In the wake of international condemnation against the Amazon fires, Brazilian environment minister, Ricardo Salles, set off on a public relations tour of the US and Europe. It’s likely the aim was to greenwash his government’s disastrous environmental record and complicity in the fires.
The tour did not go as planned. Salles was met with protests every step of the way and was caught off guard in a number of interviews.
But who is Ricardo Salles? What is his part in the Bolsonaro government’s assault on the Amazon and Indigenous communities? And just what went wrong on his ill-fated PR tour?
Who is Ricardo Salles?
Brazilian president Jair Bolsonaro ran for election on a hard-right ticket with a promise to open up the Amazon Rainforest to commercial exploitation. Sadly, it’s a promise he’s kept.
To help him with his plans for the Amazon, Bolsonaro appointed Ricardo Salles as his environment minister. The choice of Salles for such a sensitive role was a sign of things to come.
Salles was appointed despite failing in his 2018 bid to get elected to the Brazilian senate. His election campaign was one of the most divisive in the country.
And in December 2018, Salles was found guilty of altering a map to benefit a mining company during his tenure at the São Paulo environment agency. As a result, a Brazilian court banned him from standing for elected office for 3 years.
Just three weeks later, he was the environment minister for the whole of Brazil with responsibility for protecting the Amazon.
Brazil’s anti-environment minister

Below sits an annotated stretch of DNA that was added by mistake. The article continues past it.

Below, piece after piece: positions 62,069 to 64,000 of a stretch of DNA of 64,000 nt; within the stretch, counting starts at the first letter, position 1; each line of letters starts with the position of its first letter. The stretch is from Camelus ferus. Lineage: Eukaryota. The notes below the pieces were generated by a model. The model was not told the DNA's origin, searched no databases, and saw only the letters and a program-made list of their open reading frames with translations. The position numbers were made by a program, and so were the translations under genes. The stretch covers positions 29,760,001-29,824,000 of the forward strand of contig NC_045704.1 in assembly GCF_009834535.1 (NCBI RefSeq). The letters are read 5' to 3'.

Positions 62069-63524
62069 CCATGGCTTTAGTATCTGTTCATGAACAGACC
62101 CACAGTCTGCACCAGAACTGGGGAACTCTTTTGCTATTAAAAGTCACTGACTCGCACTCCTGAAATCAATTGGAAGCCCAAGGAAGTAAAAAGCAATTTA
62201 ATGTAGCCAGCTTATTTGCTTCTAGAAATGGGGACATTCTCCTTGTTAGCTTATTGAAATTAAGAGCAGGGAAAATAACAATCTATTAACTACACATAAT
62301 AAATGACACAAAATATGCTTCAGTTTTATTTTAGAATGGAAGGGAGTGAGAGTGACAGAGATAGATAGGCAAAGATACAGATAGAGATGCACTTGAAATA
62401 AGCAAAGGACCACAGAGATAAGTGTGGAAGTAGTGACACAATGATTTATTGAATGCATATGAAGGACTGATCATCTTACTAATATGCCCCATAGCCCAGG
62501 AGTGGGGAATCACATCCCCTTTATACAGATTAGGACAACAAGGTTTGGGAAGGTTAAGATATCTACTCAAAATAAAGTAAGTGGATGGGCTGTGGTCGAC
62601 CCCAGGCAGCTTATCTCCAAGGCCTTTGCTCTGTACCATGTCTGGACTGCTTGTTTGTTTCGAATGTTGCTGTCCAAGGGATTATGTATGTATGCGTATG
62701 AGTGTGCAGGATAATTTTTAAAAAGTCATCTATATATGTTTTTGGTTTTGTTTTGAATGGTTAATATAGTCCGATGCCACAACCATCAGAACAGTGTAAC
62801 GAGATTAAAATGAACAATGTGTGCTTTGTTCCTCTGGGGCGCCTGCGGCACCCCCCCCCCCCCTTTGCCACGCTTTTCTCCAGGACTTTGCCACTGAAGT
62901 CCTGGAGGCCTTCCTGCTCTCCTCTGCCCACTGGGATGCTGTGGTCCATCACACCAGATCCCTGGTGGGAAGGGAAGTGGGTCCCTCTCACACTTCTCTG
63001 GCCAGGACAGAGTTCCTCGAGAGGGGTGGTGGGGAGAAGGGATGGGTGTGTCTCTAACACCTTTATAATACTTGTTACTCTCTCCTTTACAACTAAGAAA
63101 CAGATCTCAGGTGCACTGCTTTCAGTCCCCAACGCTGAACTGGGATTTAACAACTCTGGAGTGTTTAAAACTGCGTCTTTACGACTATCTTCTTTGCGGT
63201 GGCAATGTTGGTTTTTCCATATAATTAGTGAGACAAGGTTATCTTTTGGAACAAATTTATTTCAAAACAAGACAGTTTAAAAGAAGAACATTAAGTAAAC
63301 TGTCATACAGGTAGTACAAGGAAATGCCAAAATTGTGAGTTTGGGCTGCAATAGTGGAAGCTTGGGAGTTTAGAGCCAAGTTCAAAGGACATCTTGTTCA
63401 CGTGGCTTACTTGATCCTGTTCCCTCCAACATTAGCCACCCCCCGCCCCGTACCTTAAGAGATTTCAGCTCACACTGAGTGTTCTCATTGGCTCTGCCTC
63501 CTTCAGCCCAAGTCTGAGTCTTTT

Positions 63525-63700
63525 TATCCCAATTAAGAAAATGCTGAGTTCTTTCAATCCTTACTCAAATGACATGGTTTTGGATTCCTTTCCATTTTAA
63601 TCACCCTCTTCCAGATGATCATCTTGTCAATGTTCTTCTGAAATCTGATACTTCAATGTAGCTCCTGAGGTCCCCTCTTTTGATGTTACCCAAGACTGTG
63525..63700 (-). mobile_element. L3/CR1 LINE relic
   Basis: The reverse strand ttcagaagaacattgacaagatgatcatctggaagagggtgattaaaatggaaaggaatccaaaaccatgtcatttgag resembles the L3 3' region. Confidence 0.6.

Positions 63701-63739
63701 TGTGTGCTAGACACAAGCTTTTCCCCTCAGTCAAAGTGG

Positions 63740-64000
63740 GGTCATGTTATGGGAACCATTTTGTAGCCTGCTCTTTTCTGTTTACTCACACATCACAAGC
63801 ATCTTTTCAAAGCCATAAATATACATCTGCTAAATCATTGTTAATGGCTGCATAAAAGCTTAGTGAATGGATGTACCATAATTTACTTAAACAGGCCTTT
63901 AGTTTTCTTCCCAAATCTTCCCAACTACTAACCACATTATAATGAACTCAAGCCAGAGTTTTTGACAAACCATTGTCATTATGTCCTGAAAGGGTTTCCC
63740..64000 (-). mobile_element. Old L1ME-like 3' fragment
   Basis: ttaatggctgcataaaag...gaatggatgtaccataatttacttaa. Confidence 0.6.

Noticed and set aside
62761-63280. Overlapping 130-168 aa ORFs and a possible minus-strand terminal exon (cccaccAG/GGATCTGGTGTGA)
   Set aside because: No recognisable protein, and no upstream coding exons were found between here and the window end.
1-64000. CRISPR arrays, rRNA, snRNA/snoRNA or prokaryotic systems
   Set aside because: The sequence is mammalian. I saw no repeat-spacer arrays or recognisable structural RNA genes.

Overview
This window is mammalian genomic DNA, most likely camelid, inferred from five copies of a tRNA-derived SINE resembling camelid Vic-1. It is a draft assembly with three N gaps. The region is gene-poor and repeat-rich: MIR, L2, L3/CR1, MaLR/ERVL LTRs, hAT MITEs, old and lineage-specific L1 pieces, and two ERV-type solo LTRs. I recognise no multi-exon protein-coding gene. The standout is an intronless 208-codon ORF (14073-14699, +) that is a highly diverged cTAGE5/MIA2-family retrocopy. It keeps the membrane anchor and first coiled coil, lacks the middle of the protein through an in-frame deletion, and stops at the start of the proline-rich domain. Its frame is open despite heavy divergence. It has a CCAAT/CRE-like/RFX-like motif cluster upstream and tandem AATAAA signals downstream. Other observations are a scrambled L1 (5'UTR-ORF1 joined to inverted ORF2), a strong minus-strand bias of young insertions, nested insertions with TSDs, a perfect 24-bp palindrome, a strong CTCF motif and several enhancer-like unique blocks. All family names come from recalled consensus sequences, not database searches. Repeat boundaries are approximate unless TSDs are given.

Once appointed by Bolsonaro, Ricardo Salles didn’t waste any time implementing a hardline agenda.
Brazilian environmental governance bodies have been dismantled and weakened. Salles has slashed the budget and staffing of the environmental regulatory agency, Ibama. Highly trained units have reportedly been unable to do their work. The value of fines imposed for environmental offences has dropped by 43%.
It’s against a backdrop of the government encouraging deforestation that 2019 has seen a spike in fires in the Amazon – many of them started deliberately to clear land for cattle ranches and growing soya for animal feed. On 10 August, farmers in Pará state organised a “Fire Day”, following which fire hot spots in the area rose around 300% overnight.
French president Emmanuel Macron put the Amazon fires at the top of the agenda for the G7 summit in France at the end of August. And the trade deal between the EU and the Mercosur group of South American countries is now in jeopardy as a result of Brazil’s failure to protect its forests.
Despite Bolsonaro’s protestations at the UN Summit in late September, blaming “media lies” and the “colonial spirit” of criticism from global leaders – the damage to Brazil’s reputation was done.
Salles goes on a PR offensive
With Brazil’s reputation at stake, the government sent Salles on tour to reassure governments and businesses in the US and Europe that Brazil was doing all it could to protect the Amazon – and that the fires were nothing to worry about.
The PR offensive didn’t quite go to plan.
And curiously for an environment minister, Salles also spent a lot of his time meeting with fossil fuel companies and car manufacturers, and even the Competitive Enterprise Institute – a US think tank that denies the dangers of climate change.
Here are some highlights from Salles’ PR-fail tour:
Salles arrives at the US Chamber of Commerce in Washington DC, where he is greeted by protestors from Greenpeace, Code Pink, Amazon Watch and Brazilians for Democracy and Social Justice.
Next stop for Salles was Paris, where Greenpeace activists protested outside the Brazilian ambassador’s residence:
By the time Salles reached Germany, there were protests everywhere he went during his visit. And there was fire.
On his final stop, London, protestors from a coalition of groups led by the UK Student Climate Network, which including Survival International, Greenpeace and the Fire Brigades Union, held a demonstration outside the Brazilian Embassy.